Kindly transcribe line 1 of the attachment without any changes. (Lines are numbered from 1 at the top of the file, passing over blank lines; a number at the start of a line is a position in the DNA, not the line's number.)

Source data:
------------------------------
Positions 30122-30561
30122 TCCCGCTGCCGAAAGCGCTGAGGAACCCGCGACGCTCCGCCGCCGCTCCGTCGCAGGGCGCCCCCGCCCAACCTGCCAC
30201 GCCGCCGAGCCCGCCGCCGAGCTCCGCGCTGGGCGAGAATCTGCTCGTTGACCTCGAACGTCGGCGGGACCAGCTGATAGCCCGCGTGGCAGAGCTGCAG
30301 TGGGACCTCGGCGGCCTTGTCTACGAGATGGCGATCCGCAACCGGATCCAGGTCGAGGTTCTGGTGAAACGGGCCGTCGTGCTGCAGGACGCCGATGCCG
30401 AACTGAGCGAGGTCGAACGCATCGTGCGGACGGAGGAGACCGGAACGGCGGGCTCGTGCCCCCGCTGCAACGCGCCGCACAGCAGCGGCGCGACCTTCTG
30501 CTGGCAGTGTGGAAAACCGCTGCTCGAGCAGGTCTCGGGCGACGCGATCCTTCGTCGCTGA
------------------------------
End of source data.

Positions 30122-30561